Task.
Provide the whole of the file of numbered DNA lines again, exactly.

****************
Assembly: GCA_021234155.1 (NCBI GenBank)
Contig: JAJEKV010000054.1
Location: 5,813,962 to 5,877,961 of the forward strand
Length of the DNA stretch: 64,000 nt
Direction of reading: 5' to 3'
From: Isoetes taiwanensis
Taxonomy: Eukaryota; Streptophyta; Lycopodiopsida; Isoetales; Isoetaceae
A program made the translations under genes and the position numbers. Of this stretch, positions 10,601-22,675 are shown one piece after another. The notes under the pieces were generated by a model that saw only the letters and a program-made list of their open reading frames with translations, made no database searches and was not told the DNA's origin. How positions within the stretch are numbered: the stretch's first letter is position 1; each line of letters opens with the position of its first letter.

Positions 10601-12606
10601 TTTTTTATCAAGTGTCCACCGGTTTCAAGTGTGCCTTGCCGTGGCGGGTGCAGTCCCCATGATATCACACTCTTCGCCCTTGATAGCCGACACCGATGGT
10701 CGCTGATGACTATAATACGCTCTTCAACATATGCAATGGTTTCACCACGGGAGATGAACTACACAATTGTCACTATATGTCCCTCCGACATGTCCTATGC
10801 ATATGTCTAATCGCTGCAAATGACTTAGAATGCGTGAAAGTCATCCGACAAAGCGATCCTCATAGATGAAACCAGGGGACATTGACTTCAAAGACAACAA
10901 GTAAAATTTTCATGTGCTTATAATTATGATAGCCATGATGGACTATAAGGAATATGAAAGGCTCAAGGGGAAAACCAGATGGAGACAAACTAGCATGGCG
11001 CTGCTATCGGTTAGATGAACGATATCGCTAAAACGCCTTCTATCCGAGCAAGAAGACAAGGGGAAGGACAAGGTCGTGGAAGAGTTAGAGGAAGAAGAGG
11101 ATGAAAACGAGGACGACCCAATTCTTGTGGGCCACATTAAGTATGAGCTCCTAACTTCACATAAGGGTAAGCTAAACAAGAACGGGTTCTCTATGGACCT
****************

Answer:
Assembly: GCA_021234155.1 (NCBI GenBank)
Contig: JAJEKV010000054.1
Location: 5,813,962 to 5,877,961 of the forward strand
Length of the DNA stretch: 64,000 nt
Direction of reading: 5' to 3'
From: Isoetes taiwanensis
Taxonomy: Eukaryota; Streptophyta; Lycopodiopsida; Isoetales; Isoetaceae
A program made the translations under genes and the position numbers. Of this stretch, positions 10,601-22,675 are shown one piece after another. The notes under the pieces were generated by a model that saw only the letters and a program-made list of their open reading frames with translations, made no database searches and was not told the DNA's origin. How positions within the stretch are numbered: the stretch's first letter is position 1; each line of letters opens with the position of its first letter.

Positions 10601-12606
10601 TTTTTTATCAAGTGTCCACCGGTTTCAAGTGTGCCTTGCCGTGGCGGGTGCAGTCCCCATGATATCACACTCTTCGCCCTTGATAGCCGACACCGATGGT
10701 CGCTGATGACTATAATACGCTCTTCAACATATGCAATGGTTTCACCACGGGAGATGAACTACACAATTGTCACTATATGTCCCTCCGACATGTCCTATGC
10801 ATATGTCTAATCGCTGCAAATGACTTAGAATGCGTGAAAGTCATCCGACAAAGCGATCCTCATAGATGAAACCAGGGGACATTGACTTCAAAGACAACAA
10901 GTAAAATTTTCATGTGCTTATAATTATGATAGCCATGATGGACTATAAGGAATATGAAAGGCTCAAGGGGAAAACCAGATGGAGACAAACTAGCATGGCG
11001 CTGCTATCGGTTAGATGAACGATATCGCTAAAACGCCTTCTATCCGAGCAAGAAGACAAGGGGAAGGACAAGGTCGTGGAAGAGTTAGAGGAAGAAGAGG
11101 ATGAAAACGAGGACGACCCAATTCTTGTGGGCCACATTAAGTATGAGCTCCTAACTTCACATAAGGGTAAGCTAAACAAGAACGGGTTCTCTATGGACCT